From Electronic DJ to Systems Architect for NASA: How One Alum is Crafting Her Dream Career


General Assembly alumni Jade
Jade Johnson is a recent grad of User Experience Design Immersive at General Assembly’s Los Angeles campus, where she met “a crew of like-minded thinkers.” After graduating from GA, she briefly worked for NASA as a systems architect. Now, she is living in Berlin and pursuing her career in UX Design. Jade’s love for user experience has helped her build a rewarding career around her artist lifestyle.

What were you doing before General Assembly?

Schlepping custom leatherwear, DJing my party Goldcell, teaching product design, and really needing a change of pace of life.

What attracted you to GA’s User Experience Design Immersive?

After watching one too many TED Talks and initially planning to learn to code, I stumbled upon the principles of UX at a tech meetup and thought it might be a better fit.

Congrats on your recent move to Berlin! What inspired such a major life change? What are you up to these days?

Tech and techno inspired me. The best music, parties, and culture come out of Europe. It’s in the air, the aura of the people, the way the birds chirp as within a dream. The stuff that I thought mattered doesn’t matter. I’d been romanticizing moving to Berlin for years, and I finally got the courage to do it!
This month I’ve been digging back into my album, writing, polishing and tracking vocals. I also have some dream UX job interviews lined up *crosses fingers*.

What was your favorite part of GA?

I’d say, building a crew of like-minded thinkers, for starters. I learned a lot about myself and my MO. During the final weeks of the program, my brilliant team and I were given the toughest project to work on. At the same time, I was preparing to move out of the country and working for NASA. My only stress relief was meditation, working out, making sure I slept enough and a lot of crying (it’s like the best facial).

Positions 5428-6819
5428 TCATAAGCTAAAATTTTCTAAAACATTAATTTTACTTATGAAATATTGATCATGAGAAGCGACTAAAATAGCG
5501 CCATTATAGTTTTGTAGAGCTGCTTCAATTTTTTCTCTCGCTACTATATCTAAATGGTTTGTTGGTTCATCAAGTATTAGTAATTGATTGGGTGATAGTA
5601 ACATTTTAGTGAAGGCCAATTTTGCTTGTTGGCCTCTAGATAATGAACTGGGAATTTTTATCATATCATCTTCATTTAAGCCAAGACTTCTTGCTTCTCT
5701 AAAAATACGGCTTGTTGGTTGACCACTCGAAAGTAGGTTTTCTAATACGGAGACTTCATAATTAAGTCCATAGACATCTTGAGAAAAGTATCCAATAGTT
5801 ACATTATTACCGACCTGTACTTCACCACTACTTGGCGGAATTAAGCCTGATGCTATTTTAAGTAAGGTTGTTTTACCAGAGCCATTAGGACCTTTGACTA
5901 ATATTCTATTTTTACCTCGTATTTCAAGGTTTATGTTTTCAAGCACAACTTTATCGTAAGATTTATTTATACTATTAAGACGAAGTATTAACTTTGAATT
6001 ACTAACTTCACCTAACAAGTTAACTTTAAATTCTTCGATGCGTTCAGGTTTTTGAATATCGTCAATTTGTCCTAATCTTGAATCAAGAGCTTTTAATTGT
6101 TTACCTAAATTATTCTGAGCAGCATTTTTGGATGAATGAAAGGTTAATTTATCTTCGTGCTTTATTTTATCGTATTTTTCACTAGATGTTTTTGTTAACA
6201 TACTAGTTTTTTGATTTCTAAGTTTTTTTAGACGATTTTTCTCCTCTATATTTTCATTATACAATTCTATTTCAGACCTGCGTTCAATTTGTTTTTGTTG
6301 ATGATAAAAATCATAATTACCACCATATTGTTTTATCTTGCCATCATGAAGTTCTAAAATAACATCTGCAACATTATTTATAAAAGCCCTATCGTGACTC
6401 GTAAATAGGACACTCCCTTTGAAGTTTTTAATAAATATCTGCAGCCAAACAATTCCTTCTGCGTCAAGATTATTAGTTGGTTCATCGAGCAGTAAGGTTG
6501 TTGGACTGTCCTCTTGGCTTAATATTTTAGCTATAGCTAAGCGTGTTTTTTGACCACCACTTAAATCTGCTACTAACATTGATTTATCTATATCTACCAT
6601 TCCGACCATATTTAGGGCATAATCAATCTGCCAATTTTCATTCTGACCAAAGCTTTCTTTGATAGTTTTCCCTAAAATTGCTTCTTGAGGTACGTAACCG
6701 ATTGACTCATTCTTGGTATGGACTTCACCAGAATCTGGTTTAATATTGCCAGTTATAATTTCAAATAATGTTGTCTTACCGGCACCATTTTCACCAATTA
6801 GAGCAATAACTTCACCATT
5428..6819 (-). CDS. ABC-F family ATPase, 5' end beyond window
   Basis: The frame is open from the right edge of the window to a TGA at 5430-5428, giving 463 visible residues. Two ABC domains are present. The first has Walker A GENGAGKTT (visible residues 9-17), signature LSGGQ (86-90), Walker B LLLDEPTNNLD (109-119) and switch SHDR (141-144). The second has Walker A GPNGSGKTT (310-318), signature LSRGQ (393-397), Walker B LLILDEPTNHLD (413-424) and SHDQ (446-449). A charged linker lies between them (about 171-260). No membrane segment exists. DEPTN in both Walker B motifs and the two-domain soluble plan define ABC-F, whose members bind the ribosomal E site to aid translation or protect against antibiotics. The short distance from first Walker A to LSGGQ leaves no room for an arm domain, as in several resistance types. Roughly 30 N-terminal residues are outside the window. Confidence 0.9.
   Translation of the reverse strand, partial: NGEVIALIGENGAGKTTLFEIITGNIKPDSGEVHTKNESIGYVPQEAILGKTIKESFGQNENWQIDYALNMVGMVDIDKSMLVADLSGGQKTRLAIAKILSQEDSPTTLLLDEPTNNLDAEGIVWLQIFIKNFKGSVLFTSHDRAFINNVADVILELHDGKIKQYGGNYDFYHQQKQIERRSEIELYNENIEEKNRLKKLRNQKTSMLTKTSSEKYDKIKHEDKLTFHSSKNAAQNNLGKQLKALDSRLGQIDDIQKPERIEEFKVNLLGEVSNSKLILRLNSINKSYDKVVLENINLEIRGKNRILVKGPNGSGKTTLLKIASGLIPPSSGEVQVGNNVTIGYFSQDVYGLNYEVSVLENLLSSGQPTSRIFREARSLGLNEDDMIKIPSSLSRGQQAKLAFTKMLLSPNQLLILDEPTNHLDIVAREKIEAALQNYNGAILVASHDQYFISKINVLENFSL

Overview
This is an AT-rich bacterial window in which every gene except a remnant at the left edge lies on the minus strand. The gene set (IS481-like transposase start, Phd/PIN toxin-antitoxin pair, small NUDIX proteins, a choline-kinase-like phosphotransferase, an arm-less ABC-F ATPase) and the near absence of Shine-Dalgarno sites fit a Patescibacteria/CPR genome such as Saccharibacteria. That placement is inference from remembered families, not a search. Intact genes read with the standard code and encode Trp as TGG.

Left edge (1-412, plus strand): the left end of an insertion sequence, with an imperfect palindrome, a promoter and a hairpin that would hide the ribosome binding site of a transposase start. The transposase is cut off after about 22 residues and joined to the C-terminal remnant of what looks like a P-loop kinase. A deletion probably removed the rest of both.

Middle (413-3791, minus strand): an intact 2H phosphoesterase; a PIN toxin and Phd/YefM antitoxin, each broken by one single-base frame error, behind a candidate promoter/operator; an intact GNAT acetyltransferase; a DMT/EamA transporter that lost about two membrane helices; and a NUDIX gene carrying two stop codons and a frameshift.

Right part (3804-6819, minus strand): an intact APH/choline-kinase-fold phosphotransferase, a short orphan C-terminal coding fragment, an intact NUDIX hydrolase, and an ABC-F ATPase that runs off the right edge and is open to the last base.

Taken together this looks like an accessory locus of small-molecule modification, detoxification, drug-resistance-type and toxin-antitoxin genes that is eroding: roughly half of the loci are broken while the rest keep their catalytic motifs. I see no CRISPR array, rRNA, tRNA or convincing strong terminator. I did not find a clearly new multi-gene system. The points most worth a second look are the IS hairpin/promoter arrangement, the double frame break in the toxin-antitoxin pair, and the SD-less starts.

As an artist, why do you find UX design suits you?

As a designer, I understand the process before it’s written and what needs fixing. Seriously—so many things that do not function should. People shouldn’t have to suffer over poor design choices. I try to understand why basic systems break and how to prevent it from happening in the first place.

UX is sequential, but also nonlinear—similar to writing electro and dancing at a rave until 9:00 AM. Within each sequence, I have to take “breathers” like coffee, meditation, and notes, so that I can cross-engineer my project and see which components require my immediate attention as a master planner.

It’s a lot like life, but in this case, you’re dealing with the shifting complexities of projects with a wide range of personalities that don’t necessarily understand what they need or want. But as a natural healer, my core burns to facilitate the success of products in serving their human-people-masters by helping them and their beloved products’ creators to desire, obtain, and cherish what they truly want and need.

Why do you love UX?

UX is incredible. I am helping people and staying connected to a community of compassionate, creative, witty, and eccentric problem solvers like myself. It’s brilliant that you can work from anywhere in the world as a UX Designer and that UX professionals are in high demand.

As an artist, I used to feel torn between all of my interests. With UX, I’ve found a way to connect my artistic and technical skill sets. I can handle shifting complexities with focus and feel rewarded at the end of each day.

What advice do you have for aspiring UX designers?

Learn from the best, trust your gut and never be limited by your gear. Ditch the haters and take it as a compliment if people take the energy to doubt you; it’s very common in the rise of entrepreneurial success. UX doesn’t have room for egos; we help ourselves so that we can be of service to others.

When you say “never be limited by your gear,” what do you mean?

Never be limited by the word “no.” Don’t let fears, projections, or tools like hardware and software limit what you think you can do. You can always find a solution and help others.

The bottom line is that I love working in UX and can’t wait to work and travel the world as a Big Boss Lady. You can see my website here!

Find a rewarding career in user experience design.

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